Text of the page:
The Scourge of Technical Support

Many people do not like working in technical support. I usually do not mind it, but there is a type of person that technical support people do not like having to deal with.

That is the person who thinks that he does not have to do anything or learn anything and that it is all technical support’s problem.

One woman that I spoke to about this was quite definite on the matter. She did not think that she had to learn anything.

This is not a good idea.

Technical support might be busy on something else, and it might be more important to boot. Do you want your work to grind to a halt because you do not know how to handle your work environment? You should be able to handle your work environment. If you can not, it smacks of incompetence.

Many of the things that technical support ends up handling can be handled by the user himself. Changing the toner cartridge on a laser printer is on the same order as putting gas in one’s car. It does not require a technical person doing it.

The same applies to many other things such as loading paper in a printer and changing printer ribbons.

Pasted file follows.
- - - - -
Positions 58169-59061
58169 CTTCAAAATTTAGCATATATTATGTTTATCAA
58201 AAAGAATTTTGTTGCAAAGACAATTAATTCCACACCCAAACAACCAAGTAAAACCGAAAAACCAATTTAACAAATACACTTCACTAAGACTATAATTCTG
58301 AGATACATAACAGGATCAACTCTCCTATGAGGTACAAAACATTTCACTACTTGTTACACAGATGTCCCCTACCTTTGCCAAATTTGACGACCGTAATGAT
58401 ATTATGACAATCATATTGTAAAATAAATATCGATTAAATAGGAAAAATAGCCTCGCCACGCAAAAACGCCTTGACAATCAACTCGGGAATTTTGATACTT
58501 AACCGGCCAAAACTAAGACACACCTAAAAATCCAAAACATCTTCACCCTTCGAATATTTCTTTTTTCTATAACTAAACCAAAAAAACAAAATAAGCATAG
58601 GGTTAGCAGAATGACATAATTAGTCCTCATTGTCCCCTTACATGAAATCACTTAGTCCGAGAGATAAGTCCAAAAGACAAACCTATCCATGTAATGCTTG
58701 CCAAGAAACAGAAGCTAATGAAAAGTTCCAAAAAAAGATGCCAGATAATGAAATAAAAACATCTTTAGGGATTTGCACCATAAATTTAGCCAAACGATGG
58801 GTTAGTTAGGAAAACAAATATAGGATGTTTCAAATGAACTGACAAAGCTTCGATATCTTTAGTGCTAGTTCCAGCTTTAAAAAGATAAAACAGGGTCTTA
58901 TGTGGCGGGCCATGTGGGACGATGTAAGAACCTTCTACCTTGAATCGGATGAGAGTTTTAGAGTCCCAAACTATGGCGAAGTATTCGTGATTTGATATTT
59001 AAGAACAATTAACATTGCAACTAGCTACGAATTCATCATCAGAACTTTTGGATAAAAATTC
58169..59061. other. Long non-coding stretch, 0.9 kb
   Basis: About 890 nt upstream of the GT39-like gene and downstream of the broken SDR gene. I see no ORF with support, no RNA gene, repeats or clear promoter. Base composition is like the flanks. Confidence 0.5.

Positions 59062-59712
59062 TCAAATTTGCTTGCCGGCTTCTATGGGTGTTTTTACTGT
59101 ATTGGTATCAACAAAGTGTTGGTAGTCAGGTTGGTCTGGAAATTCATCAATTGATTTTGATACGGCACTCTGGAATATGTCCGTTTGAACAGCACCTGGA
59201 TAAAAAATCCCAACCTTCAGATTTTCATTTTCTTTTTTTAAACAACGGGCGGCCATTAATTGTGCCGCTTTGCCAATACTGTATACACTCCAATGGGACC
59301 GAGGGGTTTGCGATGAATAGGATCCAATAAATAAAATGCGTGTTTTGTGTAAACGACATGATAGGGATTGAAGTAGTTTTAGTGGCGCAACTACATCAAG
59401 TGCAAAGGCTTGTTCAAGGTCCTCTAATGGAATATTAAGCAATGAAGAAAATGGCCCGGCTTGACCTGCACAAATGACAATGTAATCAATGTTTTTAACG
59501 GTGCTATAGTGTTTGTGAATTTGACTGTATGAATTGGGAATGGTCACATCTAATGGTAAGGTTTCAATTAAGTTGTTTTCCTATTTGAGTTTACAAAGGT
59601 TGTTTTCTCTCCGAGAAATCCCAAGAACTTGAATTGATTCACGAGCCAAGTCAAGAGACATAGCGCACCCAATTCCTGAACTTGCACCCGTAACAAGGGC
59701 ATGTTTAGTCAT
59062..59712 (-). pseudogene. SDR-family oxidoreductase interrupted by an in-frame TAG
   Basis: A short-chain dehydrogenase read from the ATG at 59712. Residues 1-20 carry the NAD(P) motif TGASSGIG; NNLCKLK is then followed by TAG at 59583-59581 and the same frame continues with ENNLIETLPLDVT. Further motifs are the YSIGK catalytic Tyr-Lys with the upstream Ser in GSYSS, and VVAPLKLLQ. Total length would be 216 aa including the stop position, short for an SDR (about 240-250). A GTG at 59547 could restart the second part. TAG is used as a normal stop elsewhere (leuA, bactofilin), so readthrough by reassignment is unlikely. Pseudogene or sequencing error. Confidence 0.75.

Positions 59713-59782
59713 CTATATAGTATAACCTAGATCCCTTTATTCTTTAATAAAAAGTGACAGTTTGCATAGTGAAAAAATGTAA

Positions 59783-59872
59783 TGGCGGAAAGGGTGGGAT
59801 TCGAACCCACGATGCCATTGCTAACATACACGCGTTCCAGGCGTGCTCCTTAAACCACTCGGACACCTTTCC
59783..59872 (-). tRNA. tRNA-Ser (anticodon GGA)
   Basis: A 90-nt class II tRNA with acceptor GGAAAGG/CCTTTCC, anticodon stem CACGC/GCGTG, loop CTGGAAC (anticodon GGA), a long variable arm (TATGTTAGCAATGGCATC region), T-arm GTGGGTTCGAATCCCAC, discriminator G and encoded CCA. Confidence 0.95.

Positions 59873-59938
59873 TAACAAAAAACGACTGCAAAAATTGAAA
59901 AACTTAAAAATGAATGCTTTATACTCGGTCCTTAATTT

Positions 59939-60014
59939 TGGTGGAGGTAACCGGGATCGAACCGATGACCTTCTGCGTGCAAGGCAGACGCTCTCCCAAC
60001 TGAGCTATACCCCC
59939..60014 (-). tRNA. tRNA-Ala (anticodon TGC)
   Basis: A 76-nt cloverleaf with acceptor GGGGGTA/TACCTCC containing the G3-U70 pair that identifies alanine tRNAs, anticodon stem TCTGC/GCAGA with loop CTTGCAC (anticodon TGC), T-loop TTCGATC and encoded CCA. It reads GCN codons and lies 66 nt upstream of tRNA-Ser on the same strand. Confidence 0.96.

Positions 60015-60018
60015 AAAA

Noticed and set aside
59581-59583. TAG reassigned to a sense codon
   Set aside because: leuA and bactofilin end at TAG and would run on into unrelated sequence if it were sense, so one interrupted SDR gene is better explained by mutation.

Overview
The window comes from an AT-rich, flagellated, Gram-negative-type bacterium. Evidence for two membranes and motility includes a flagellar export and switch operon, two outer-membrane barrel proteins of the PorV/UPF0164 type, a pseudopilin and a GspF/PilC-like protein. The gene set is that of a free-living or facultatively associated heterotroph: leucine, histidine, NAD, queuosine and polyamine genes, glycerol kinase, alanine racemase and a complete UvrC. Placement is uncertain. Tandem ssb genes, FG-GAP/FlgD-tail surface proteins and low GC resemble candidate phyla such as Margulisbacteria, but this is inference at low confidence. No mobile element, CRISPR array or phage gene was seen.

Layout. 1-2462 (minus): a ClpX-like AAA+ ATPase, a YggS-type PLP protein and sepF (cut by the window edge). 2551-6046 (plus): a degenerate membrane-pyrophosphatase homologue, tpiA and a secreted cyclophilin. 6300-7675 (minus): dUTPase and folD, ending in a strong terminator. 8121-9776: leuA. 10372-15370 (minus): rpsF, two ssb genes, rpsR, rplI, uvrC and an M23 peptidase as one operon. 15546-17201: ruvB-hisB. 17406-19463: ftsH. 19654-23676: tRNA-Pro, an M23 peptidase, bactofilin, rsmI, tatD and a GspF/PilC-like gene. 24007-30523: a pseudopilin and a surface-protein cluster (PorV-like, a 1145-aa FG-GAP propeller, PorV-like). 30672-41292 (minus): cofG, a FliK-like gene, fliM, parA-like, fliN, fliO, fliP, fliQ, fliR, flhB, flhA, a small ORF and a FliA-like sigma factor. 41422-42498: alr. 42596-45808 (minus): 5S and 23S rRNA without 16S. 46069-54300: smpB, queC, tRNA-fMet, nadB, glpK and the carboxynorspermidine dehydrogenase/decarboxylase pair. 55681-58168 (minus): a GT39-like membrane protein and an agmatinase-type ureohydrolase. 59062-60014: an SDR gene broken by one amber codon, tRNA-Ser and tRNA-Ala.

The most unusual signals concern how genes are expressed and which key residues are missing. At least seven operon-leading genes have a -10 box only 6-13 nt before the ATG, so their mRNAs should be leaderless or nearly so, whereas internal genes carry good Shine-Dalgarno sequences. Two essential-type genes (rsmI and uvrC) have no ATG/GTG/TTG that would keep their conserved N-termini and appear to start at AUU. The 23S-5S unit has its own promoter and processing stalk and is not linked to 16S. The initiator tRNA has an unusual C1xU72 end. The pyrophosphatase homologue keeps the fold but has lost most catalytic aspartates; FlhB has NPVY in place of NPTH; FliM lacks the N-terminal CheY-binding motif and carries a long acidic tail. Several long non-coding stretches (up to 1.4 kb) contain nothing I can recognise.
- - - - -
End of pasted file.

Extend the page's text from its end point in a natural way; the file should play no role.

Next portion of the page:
If you do not know how, ask. Most technical support people would be pleased to help you learn about the system. There may be some things that you should leave alone, but many are very easy to learn and do.

A couple hidden advantages to knowing more about your system (and more importantly, having a sense of responsibility about it) are:

1) With a bit of education, you might end up being able to handle many problems yourself. This is likely quicker than waiting.

2) You are likely to be able to give a lot more useful detail when there is a problem that you can not handle.

Which do you think is more likely to be dealt with quickly:

1) “I got an error message and it won’t work now.”

OR

2) “I wanted to print a statement for ABC, but I got an error message about there not being a default printer.”

The second, right? Even better would be the exact text of the message, but the second example is much better than many problem reports I have gotten.

Taking some responsibility for your office equipment frees up technical support for the technical stuff, the stuff that only they can do. Setting up someone’s laptop, repairing a damaged database, replacing damaged or outdated equipment: that is the stuff that gets interrupted by inane technical support calls. You do want that new laptop, don’t you?